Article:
Posts Tagged ‘Atlantic City’

Atlantic City Casino Property Tax Appeals Settled

March 25th, 2012 2 comments

Some Atlantic City casinos just became richer. It’s not because of a massive losing streak from its patrons, however. Instead, it’s because of a recent tax-appeal settlement cutting property values of three casinos by 35 percent.

Atlantic City has agreed to give $26.96 million back to Caesars Entertainment Corp. From 2009 to 2011, Caesars had paid property taxes for Bally’s Atlantic City based on the property being valued at $1.5 billion.

The Atlantic City Council agreed to settle the appeal filed by Caesars by reducing the Bally’s property valuation to $700 million.

Previously, property values for casinos were based on their land and buildings. Since the economic downturn, the casinos opted to take financial performance into account.

Atlantic City Mayor Lorenzo Langford claims the change to how casino properties are valued for purposes of the property tax is not fair:

“If the state of New Jersey really wants to assist the city, they should mandate that the casinos be assessed in the same way and manner as residential properties,” Langford said. “Property taxes are not reduced on the residential side if a property owner suffers a reduction in income or mismanages their financial affairs. Why should casinos be treated differently?”

Because the casinos are now paying less property tax, a budget shortfall is expected. The ultimate losers of these settlements may be the other local property owners.

Jock Tax Strikes Big Blackjack Winner in Atlantic City

July 10th, 2011 No comments

High-stakes blackjack player Don Johnson recently walked away from Atlantic City casinos $15 million richer over a five month period. Before taxes, that is. A resident of Pennsylvania, he’s now well-aware how the Garden State’s jock tax leaves a large chunk of those winnings in the state’s coffers:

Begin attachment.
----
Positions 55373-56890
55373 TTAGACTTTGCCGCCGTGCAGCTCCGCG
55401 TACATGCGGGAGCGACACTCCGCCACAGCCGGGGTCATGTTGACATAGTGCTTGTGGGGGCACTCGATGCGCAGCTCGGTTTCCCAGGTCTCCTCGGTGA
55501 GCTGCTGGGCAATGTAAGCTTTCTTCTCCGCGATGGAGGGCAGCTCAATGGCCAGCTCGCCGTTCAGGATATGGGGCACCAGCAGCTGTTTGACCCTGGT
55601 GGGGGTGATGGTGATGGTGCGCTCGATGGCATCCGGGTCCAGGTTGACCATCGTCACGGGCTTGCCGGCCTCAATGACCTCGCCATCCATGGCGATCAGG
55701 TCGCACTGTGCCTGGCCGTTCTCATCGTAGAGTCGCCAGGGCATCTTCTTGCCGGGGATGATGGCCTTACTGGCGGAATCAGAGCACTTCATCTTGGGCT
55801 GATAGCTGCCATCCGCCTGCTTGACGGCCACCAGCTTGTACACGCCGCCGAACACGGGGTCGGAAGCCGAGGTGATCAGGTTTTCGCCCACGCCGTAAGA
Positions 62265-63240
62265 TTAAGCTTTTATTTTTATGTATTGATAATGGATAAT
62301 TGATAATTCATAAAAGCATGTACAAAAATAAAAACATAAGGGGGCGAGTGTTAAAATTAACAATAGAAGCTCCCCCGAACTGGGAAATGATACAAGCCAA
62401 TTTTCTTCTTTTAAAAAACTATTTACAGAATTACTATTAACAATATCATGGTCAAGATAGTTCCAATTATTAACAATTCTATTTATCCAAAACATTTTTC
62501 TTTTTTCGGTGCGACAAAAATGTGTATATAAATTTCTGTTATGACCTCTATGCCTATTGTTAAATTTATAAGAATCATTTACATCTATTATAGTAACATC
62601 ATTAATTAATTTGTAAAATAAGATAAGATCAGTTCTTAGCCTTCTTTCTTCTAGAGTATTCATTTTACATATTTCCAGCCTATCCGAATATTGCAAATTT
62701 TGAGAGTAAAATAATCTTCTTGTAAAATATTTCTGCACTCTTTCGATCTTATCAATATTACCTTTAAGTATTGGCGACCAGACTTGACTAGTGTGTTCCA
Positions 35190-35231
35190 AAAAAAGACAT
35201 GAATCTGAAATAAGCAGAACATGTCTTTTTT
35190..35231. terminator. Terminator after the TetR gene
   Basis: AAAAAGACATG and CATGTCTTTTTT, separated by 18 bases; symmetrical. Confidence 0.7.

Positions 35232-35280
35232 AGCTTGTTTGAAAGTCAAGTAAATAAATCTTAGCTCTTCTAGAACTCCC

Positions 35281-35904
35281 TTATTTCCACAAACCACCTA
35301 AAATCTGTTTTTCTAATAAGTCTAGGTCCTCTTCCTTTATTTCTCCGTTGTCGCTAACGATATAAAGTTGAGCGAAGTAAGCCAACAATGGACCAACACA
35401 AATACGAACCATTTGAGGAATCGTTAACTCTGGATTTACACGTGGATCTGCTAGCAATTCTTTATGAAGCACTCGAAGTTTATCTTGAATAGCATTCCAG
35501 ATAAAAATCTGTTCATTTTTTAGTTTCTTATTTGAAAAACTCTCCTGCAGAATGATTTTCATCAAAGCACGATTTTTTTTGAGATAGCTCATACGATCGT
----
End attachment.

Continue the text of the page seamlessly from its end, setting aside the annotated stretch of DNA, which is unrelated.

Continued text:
[Johnson] said the state’s reaction to his winning spree could put a chill on high-roller betting in New Jersey. He said he’s being told to pay New Jersey income taxes on his winnings even though he has never lived, owned property or done business there.

“That would be a precedent that might just kill off New Jersey gaming,” he said. “I can’t imagine any big player going there knowing that if he does hit them big, he might have a tax liability to them even though he’s paying taxes in his home state.”

He said he was being asked to pay under a provision tied to the introduction of gambling in New Jersey in the 1970s.

“It made sense when you had no other states surrounding New Jersey that had gaming,” he said. “Now you have all these competitors involved. It becomes a nightmare for a player who wins big and plays in multiple states. He has to figure out what his P&L is in every state. It’s ridiculous.”

Johnson explained further.

“Let’s say you won $1 million in New Jersey for the year, but you lost $2 million between Pennsylvania and Vegas. You had an overall net loss of $1 million. You lost money for the year, but the state of New Jersey may still come after you to try to require you to pay for what you won from them. That’s where this doesn’t work. The math doesn’t work on that.”

While the math may not “work,” he’s right about New Jersey imposing tax on the $1 million in his example. It’s a killer particularly because New Jersey has one of the highest income tax rates of all states. What Johnson doesn’t point out, however, is that as a resident of Pennsylvania, he may be able to take a credit on his Pennsylvania tax return for taxes paid on his gambling winnings to New Jersey. The significance is that he’ll pay only the higher of the two state’s tax rates (in addition to the federal rate, of course).

Despite the possibility of the credit, he makes a fair observation about how the state’s jock tax may hurt the New Jersey gaming industry, with casinos across the state border in close proximity. If Johnson won the $15 million in Pennsylvania casinos instead, he’d pay far less in state income tax because Pennsylvania’s personal income tax rates are much lower than New Jersey’s.

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